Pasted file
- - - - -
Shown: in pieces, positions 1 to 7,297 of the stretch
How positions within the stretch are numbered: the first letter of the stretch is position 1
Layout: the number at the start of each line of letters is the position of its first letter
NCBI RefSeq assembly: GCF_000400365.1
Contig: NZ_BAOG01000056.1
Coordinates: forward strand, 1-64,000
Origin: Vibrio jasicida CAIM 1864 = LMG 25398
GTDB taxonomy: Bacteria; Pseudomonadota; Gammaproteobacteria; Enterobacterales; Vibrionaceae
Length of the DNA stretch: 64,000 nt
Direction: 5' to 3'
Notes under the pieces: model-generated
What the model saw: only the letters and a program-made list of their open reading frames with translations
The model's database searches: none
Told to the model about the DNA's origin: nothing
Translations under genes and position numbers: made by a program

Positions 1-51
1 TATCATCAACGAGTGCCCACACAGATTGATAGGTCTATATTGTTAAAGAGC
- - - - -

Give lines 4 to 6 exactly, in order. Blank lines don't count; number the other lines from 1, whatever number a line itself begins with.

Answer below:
NCBI RefSeq assembly: GCF_000400365.1
Contig: NZ_BAOG01000056.1
Coordinates: forward strand, 1-64,000